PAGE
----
A Short History of the Salem Village Witchcraft Trials / Illustrated by a Verbatim Report of the Trial of Mrs. Elizabeth Howe
|Publication License Type||
Categories: Books, Open Access Books Tags: 1637-1692, Elizabeth, Jackson, Massachusetts, Salem, Trials (Witchcraft), Witchcraft
Every Day Life in the Massachusetts Bay Colony
The New York Times called this book a "valuable addition to the too-small list of books that give reliable accounts of the daily lives of the early Colonists ? beautifully made and interestingly illustrated." With the republication of Every Day Life in the Massachusetts Bay Colony, the incidents, anecdotes, and events surrounding the first inhabitants of colonial New England are brought vividly to life.Drawing extensively on contemporary records, author and antiquarian George Dow provides graphically accurate descriptions of early shelters and dwellings, interior furnishings, colonial wardrobes, sports and games, shipping, trade, medicinal aids, medicinal practice, crimes, punishment, and much more. The text dispenses a wealth of intimate details on manners and customs ? including intriguing tidbits of information on peculiar mealtime apparel, eating habits, and personal cleanliness. Detailed appendixes contain shop inventories, records of the contents of private homes, copies of building agreements, and other matters.Supplementing the text are more than 100 historically valuable photographs and illustrations, including rare pictures of early kitchens and parlors, furniture, clapboard houses, farmyard scenes, a variety of workers at their crafts, gravestones, and an execution by hanging.Here is a book that will delight students and teachers of history, researchers, and anyone fascinated by the day-to-day activities of this country's earliest settlers.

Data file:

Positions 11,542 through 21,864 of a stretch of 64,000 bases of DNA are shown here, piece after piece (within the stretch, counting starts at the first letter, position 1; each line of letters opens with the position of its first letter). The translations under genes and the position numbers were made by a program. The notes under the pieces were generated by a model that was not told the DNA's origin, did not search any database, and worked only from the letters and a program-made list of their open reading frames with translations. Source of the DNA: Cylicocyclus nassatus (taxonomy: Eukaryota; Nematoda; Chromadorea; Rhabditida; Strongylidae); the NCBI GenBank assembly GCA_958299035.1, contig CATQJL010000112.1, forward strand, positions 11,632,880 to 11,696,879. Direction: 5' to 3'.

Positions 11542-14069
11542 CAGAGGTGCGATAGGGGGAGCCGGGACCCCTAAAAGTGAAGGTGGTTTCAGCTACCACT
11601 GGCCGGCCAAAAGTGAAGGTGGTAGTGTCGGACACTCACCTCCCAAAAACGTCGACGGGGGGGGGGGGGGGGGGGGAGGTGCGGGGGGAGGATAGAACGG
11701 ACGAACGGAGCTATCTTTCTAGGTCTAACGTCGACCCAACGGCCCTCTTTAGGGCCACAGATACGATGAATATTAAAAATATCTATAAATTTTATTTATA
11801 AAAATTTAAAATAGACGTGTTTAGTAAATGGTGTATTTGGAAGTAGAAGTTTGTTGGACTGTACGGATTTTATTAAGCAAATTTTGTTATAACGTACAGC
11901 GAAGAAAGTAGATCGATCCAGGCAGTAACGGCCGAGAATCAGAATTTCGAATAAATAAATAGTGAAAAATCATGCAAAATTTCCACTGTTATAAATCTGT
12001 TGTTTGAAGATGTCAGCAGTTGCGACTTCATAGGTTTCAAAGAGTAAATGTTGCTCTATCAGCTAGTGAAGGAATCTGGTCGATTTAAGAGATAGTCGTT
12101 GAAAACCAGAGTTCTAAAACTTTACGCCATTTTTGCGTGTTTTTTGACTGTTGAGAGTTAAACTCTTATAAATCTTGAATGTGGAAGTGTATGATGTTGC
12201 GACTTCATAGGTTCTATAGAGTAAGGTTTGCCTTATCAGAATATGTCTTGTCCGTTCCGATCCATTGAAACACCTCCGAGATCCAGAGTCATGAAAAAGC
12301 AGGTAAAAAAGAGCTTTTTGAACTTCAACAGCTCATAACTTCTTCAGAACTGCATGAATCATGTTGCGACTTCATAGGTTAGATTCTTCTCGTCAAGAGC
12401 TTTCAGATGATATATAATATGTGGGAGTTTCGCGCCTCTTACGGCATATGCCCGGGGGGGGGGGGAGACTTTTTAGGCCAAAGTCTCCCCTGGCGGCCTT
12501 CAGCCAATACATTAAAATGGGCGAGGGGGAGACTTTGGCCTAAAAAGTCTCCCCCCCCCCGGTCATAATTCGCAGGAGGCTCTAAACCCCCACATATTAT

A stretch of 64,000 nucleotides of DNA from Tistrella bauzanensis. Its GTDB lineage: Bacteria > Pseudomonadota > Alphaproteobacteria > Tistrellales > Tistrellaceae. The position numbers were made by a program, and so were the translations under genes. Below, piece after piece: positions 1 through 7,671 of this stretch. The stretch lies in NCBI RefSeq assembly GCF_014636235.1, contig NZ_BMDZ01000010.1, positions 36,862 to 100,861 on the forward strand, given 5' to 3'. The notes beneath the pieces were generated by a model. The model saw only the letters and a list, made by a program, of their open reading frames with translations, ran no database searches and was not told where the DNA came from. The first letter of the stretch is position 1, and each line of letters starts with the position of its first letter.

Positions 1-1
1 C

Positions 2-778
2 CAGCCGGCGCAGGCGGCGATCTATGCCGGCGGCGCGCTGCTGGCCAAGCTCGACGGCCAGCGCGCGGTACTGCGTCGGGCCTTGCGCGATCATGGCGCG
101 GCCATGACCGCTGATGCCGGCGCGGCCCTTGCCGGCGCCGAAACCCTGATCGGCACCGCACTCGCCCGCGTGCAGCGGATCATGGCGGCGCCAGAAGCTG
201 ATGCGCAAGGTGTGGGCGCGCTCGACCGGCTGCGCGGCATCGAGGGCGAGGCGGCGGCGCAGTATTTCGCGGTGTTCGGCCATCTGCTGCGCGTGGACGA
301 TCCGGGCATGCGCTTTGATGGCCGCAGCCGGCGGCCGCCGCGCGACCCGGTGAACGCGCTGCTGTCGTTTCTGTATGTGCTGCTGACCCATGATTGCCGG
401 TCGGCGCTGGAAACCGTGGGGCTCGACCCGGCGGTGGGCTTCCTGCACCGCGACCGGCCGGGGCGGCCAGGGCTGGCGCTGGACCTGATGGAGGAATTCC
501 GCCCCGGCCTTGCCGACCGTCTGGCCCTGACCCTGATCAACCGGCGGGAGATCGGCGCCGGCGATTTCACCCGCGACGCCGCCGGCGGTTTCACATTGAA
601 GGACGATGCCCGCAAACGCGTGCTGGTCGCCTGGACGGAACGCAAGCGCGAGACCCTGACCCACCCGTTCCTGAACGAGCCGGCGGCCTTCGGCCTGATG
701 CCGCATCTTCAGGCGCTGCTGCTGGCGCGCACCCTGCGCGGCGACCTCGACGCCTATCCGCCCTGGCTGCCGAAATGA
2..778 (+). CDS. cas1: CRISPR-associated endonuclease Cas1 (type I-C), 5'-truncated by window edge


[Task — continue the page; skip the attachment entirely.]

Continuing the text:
The Mayflower Compact
This book was converted from its physical edition to the digital format by a community of volunteers. You may find it for free on the web. Purchase of the Kindle edition includes wireless delivery. **
A Week on the Concord and Merrimack Rivers
In the late summer of 1839 Thoreau and his elder brother John made a two-week boat-and-hiking trip from Concord, Massachusetts, to the White Mountains of New Hampshire. After John's sudden death in 1842, Henry began to prepare a memorial account of their excursion. At Walden Pond he wrote two drafts of this story, which he continued to revise and expand until 1849, when he arranged for its publication at his own expense. The contemporary audience for A Week was troubled by its heterodoxy and apparent formlessness; but modern readers have come to see it as an appropriate predecessor to Walden, with Thoreau's story of a river journey actually depicting the early years of his spiritual and artistic growth.